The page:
Copyrighted 1955. This is actually the second book Lewis wrote in The Chronicles of Narnia, but in order of the series timeline, the first. It is the creation story of Narnia. This one has always been in my top three of the Narnia books and even now, I’m still not sure if I like this or The Silver Chair better. This is the story of how Digory and his neighbor Polly run into Digory’s wicked uncle and end up in fantasyland.

Although there’s something about this story that always feels unformed to me, I think it works in the series as a whole, for on the one hand the plot is merely a precursor to the the next book, The Lion, the Witch, and the Wardrobe. On the other hand, in it’s own right The Magician’s Nephew deals very well with sin and evil. As the series is a Christian allegory, the sins of Digory, Uncle Andrew, and the rest are fully on display here, echoing the fall of humanity into sin in the Garden of Eden. It’s a good foreshadowing of more mistakes, temptations, and evil to come with the rest of the series, but also the promise that Aslan, a stand-in for God, or more specifically, for Jesus Christ, will reconcile everything and make it good again.

The magic green and yellow rings always fascinated me in this book, as did the long row of houses and how Polly and Digory move from one to the other in the attics and accidentally find Uncle Andrew’s office. Speaking of him, Uncle Andrew is seriously creepy! It’s an entirely different experience looking at him from an adult perspective rather than the child and young adult I was when I first read the series. He’s a gamma if there ever was one, even later thinking that the witch, Jadis, would fall in love with him. What a riot! Even to the end, he calls her a “dem fine woman.” Today he would totally be a male feminist. Uncle Andrew’s also so proud to be a super special secret magician, not once considering that just because one can do something, doesn’t mean that should do something. He perfectly embodies the mad scientists of today with their gain of function research and other monstrous experiments. Ironically, Uncle Andrew is important. Without him, the rest of the series wouldn’t have happened. Just as if Adam and Even hadn’t fallen, our great awesome salvation story wouldn’t have happened? Well, it’s interesting to think about, anyway.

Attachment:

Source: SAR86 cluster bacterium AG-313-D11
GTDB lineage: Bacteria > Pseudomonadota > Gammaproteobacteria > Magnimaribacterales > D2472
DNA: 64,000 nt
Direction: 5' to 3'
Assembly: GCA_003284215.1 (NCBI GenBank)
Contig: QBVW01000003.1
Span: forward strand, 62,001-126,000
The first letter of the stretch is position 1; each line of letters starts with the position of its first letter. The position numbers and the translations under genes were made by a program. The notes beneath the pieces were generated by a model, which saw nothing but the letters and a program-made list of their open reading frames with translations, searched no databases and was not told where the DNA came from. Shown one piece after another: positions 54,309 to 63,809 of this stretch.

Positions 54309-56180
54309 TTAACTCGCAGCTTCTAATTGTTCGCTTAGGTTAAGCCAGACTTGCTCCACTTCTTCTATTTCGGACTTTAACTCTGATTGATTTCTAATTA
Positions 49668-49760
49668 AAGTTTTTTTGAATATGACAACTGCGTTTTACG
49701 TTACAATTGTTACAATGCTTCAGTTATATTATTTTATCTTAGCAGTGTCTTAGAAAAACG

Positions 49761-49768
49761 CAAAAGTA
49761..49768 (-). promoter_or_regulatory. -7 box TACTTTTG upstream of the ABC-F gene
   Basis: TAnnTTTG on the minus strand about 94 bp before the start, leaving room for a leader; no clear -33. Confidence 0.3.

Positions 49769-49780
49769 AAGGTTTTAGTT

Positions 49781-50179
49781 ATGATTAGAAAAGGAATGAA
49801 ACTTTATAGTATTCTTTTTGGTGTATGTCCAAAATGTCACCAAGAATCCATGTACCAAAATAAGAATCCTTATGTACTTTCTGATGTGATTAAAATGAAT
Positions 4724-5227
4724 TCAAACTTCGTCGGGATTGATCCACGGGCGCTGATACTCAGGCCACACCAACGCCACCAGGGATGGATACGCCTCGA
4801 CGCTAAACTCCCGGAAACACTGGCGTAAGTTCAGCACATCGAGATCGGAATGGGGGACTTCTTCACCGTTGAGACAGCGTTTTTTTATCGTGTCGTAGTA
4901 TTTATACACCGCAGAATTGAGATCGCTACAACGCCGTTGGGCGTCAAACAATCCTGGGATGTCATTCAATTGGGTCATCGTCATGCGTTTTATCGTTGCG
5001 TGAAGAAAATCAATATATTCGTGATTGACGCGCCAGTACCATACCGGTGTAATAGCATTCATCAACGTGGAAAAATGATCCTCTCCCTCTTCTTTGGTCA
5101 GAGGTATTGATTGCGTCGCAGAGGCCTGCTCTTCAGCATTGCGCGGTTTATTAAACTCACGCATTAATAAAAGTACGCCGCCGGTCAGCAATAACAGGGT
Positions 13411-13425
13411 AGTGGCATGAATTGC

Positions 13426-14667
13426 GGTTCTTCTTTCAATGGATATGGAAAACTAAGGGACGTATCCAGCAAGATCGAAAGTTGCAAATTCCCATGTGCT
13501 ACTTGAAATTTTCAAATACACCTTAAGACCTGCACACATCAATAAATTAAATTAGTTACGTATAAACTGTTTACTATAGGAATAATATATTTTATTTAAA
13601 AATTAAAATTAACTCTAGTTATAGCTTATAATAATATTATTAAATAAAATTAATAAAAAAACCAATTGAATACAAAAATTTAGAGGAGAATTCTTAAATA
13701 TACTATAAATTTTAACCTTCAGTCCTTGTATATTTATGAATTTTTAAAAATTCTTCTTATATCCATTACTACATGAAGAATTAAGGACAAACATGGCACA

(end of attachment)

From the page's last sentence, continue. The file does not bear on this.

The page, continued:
The dying world Jadis comes from is interesting in its emptiness and of course Digory just has to ring that bell. I would be the same. It would be too tempting. As for the new world just beginning, I love the way Lewis describes Aslan and the creation of Narnia here. It’s a cool way to picture what the creation of our own world might have looked like.

Jadis is a haughty, evil diva. She is a more worthy opponent than evil guys like Uncle Andrew. She is through and through a villain. So is Andrew, but he’s so pitiful, one would rather just avoid him. Okay, now I can’t decide which kind of evil is worse, the one one you know you should confront right away, or the one that is awful, but doesn’t seem worth fighting, at least at first. Both have their place and both have been used throughout the world’s history.

I also like how Lewis embraces fantasy–really embraces it with all the weird creatures, not thinking them bad or wrong, but they could possibly exist. God could/could have create/d the and that would be just fine. Great, even. He can embrace it, because he has a good root, a sure faith in the real world and truth. I also like how humble people like cabbies can become kings. And what an awesome origin story for the lamppost!